Balance Bar and House will be hosting a live, one-hour Twitter chat on the topic on Thursday, January 9 at 2 p.m. ET. Yurbuds, as well as bloggers from Mommy’s Memorandum and Leslie Loves Veggies, also will join the discussion.
"I love the idea of focusing each month on a small, achievable step," House said. "For example, in May, I want you to surround yourself with motivating people. And in August, it’s all about taking care of your body. On their own, these may seem small, but they add up and build on each other, giving you the best and most balanced life by next December."
Report: DXM abuse down among high school seniors
ROCKVILLE, Md. — Abuse of the cough ingredient dextromethorphan among high school seniors is down, according to this year’s Monitoring the Future survey, which measures drug use and attitudes among the nation’s eighth-, 10th- and 12th-graders. Approximately 5% of seniors reported abuse of dextromethorphan, down from 6.9% in 2006, the first year it was measured by the survey.
“The results of this year’s Monitoring the Future survey demonstrates that prevention efforts do make a difference," stated Scott Melville, president and CEO of the Consumer Healthcare Products Association. "We are pleased to see this decreasing trend, but understand there is a continuing need for parent and teen education to prevent the growth of cough medicine abuse rates," he said. “Through the efforts of our parent-focused education campaign Stop Medicine Abuse and our teen campaign with the Partnership at DrugFree.org, we have reached millions of parents and teens about the dangers of DXM abuse. Our goal is to dissuade potential abusers by reaching teens directly about the risks and by mobilizing parents to take action — to talk to their teens and safeguard the medicines in their homes."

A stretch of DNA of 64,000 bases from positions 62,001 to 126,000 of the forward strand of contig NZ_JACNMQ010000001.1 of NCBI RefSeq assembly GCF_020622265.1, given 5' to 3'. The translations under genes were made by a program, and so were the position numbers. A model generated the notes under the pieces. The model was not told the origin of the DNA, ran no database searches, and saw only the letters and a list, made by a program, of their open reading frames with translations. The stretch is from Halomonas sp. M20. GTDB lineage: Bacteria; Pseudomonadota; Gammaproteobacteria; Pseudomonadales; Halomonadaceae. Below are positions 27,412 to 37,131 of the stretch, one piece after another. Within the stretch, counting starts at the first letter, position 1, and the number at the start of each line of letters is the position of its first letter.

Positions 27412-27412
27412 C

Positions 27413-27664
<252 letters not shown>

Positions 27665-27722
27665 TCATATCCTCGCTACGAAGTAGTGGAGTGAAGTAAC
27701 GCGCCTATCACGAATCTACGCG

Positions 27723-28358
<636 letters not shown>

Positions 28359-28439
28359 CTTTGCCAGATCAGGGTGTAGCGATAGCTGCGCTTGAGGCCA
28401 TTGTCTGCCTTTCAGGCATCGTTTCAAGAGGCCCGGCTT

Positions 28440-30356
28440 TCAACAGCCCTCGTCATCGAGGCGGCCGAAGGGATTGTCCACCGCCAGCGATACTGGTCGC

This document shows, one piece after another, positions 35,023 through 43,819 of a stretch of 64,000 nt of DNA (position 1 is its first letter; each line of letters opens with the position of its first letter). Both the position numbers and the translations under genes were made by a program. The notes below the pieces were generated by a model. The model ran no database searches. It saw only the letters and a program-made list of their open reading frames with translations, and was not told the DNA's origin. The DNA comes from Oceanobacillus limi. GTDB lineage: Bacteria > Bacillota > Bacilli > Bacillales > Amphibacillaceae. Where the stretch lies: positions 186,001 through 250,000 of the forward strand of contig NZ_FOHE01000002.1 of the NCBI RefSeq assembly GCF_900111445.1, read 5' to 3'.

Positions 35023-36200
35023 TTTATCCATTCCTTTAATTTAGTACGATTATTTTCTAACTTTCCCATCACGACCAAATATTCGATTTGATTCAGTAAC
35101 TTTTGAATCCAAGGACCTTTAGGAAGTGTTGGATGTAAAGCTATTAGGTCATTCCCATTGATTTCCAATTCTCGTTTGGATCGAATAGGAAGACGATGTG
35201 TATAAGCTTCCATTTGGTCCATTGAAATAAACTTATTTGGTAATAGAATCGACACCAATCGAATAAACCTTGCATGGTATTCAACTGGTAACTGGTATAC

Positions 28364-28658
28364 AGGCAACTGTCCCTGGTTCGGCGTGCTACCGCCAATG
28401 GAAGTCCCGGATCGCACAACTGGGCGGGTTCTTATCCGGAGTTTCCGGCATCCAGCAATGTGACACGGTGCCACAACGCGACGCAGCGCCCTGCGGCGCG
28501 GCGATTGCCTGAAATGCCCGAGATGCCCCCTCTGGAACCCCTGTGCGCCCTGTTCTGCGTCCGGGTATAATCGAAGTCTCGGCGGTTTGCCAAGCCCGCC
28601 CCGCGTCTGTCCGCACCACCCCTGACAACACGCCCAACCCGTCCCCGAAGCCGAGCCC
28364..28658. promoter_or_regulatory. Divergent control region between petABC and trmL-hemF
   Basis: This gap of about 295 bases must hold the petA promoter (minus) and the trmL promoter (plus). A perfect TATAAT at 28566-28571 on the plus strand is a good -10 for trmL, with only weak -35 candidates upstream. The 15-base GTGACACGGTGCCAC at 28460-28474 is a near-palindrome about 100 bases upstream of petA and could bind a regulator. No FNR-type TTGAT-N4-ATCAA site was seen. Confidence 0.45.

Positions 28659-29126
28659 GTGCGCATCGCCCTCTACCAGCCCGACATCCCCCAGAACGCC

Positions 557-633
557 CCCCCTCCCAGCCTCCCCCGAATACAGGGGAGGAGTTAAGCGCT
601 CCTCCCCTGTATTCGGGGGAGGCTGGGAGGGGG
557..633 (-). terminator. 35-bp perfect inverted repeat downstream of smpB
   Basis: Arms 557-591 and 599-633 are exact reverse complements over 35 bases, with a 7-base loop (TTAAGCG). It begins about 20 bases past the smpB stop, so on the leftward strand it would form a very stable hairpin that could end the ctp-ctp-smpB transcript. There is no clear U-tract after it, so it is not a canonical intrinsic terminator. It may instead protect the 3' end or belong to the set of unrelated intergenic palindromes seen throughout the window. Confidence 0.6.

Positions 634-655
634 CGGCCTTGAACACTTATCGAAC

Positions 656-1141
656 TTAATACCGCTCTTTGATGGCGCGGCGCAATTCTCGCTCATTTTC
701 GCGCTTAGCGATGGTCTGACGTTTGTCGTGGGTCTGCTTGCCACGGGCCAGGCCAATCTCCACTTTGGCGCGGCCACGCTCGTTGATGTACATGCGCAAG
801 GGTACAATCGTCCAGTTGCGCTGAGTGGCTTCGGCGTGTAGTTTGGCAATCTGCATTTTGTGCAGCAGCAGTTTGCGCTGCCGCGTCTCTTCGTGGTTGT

In addition, since launching the Stop Medicine Abuse legislative action center in June, CHPA’s campaign has mobilized advocates to send more than 27,000 emails to the Senate, urging passage of the Prevent Abuse of Cough Treatments Act, which would enforce a federal age-18 sales restriction of DXM.
There is mixed news regarding abuse of prescription medications, however. The survey found continued abuse of Adderall, commonly used to treat attention deficit hyperactivity disorder, or ADHD, with 7.4% of seniors reporting taking it for non-medical reasons in the past year. However, only 2.3% of seniors report abuse of Ritalin, another ADHD medication.
Abuse of the pain reliever Vicodin has shown a marked decrease in the last 10 years, now measured at 5.3% for high school seniors, compared with 10.5% in 2003.
Cigarette smoking continues to decline as well. For the first time, the percentage of students in all three grades combined who say they smoked in the past month is below 10% (9.6%) compared with 16.7% 10 years ago and 24.7% in 1993.
Daily smoking of cigarettes is now at 8.5% for 12th-graders, 4.4% for 10th-graders and 1.8% for eighth-graders. However, 21.4% of seniors report smoking tobacco with a hookah in the past year, more than 3% above the rate teens reported in 2012 (18.3%).